One of the participants starts work on making a hook from steel. Image: (C) Tim Sandle
How often do you take up the challenge of trying something different? Arts and crafts provide an interesting avenue to explore and appreciating the artistry of different crafts is something best undertaken at close hand, or even better, by taking part.
For me, the area I decided to try out was blacksmithing – the art of working with hot metal. This was in the form of spending a day at a blacksmith’s forge in London, being taken through the steps in a group with two other participants.
Blacksmiths work by heating pieces of wrought iron or steel until the metal becomes soft enough for shaping with hand tools, such as a hammer, an anvil and a chisel. Smithing is one of the oldest metalworking occupations, with origins dating back to pre-industrial times.
In many parts of the world, including the U.K., the ancient art of blacksmithing has seen a resurgence, partly fuelled by renewed appetites for crafting and societal concerns with sustainability.
For the blacksmith experience day, the focus was on making a hook in the morning and a poker during the afternoon. This involved learning various techniques, including hammering metal down to make a point, and then bending, folding, and twisting hot metal.
Why try working with metal? For this journalist, this was stepping outside of my comfort zone, in the context of a challenge being a good thing, and a desire to connect with long-preserved crafts and the feeling of achievement that comes with creating something.
Work begins by heating pieces of steel until the metal becomes soft enough for shaping with a hammer, working on an anvil, and later a chisel.
This is the art of forging or shaping metal by hammering. This differs greatly from machining since forging does not remove any material. Instead, as smiths, the process requires hammering the steel into shape.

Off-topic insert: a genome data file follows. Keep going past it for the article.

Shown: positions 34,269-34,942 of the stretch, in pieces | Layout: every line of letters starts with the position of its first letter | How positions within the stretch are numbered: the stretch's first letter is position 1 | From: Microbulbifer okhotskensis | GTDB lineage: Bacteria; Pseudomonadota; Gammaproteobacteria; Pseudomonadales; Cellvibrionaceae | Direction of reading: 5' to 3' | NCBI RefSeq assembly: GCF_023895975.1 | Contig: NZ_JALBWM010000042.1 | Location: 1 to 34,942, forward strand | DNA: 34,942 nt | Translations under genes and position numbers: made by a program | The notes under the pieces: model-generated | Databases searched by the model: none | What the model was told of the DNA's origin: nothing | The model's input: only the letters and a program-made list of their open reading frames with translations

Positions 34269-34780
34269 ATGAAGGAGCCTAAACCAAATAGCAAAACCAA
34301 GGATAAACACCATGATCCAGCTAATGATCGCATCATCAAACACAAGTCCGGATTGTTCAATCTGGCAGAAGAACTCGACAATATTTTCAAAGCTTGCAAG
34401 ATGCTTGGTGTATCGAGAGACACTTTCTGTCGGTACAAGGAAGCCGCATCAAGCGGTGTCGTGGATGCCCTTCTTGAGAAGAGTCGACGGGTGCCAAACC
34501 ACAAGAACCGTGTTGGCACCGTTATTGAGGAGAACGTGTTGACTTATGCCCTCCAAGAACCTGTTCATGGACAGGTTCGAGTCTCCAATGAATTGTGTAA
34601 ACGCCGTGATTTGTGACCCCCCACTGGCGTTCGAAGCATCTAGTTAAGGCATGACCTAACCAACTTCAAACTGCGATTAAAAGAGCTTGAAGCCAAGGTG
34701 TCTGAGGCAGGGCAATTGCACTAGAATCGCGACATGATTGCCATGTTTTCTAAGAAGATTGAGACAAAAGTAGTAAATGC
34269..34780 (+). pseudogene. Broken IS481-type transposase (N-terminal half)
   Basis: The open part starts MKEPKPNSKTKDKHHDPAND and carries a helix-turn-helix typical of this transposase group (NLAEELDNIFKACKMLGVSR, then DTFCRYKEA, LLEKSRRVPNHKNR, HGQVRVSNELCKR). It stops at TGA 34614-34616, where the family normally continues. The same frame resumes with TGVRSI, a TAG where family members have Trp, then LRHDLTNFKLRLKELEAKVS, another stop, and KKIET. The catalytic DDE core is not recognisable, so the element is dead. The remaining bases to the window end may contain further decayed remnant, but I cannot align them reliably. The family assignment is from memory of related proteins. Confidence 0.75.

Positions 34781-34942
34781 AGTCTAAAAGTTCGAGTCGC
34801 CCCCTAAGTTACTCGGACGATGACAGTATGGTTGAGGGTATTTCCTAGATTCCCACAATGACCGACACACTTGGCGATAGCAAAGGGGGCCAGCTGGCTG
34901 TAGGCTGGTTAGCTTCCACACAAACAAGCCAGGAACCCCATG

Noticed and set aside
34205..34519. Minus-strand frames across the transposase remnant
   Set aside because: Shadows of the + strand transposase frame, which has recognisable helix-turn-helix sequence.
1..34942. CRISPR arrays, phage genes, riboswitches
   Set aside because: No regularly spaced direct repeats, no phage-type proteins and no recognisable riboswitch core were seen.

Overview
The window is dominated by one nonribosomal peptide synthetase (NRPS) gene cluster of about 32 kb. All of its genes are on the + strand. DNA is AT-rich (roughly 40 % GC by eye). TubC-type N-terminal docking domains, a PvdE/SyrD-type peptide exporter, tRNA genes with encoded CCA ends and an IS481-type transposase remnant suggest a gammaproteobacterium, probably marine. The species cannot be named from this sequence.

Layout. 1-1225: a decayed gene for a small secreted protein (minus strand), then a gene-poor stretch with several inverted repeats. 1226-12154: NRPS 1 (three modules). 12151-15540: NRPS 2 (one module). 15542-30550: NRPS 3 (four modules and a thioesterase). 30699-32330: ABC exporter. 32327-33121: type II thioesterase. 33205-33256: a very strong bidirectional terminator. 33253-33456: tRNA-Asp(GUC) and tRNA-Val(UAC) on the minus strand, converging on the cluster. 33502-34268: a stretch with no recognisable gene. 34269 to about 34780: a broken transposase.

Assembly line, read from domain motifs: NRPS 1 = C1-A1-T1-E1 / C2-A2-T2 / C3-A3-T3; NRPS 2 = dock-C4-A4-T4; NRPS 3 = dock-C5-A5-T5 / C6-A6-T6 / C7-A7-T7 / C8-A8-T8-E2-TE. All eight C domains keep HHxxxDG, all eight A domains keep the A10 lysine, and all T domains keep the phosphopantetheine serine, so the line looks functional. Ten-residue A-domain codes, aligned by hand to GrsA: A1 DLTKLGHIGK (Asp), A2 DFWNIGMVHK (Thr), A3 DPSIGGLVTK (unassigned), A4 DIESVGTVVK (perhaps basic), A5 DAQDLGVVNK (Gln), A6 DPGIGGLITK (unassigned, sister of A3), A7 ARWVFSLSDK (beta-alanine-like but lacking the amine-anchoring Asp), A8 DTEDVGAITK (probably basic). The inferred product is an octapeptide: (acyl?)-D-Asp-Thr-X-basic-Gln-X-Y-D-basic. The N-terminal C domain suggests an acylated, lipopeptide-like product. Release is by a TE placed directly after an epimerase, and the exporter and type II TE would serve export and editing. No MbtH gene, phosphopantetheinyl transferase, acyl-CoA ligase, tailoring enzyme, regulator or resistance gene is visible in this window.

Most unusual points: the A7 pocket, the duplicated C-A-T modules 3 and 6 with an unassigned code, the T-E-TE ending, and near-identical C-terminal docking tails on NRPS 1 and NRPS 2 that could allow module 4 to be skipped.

This requires a bit or practice, but more challenging is the use of tongs, not least in trying to get the metal in the right orientation.
The heating process requires a forge, in this case fuelled by coke and controlled by the flow of air.
Colour is important for indicating the temperature and workability of the metal. As iron heats to higher temperatures, it starts to glow red, then orange. The ideal heat for forging is the bright yellow-orange colour that indicates ‘forging heat.’
Hotter temperatures are needed for bending. Heating iron or steel to a “forging heat” enables the metal to be bent as if it was a soft, ductile metal.
Other techniques attempted include punching – in order to create a decorative pattern and polishing down the finished object.
It is hard work and it the process takes time, care and attention. At the same time, it is enjoyable and rewarding.
At the end of the day, one is left with an enormous feeing of satisfaction, having designed, developed and produced something through effort and craft.
Digital Journal was at Hot Metal Works in London under tutorage of Neil Brown, an expert craftsman and patient teacher.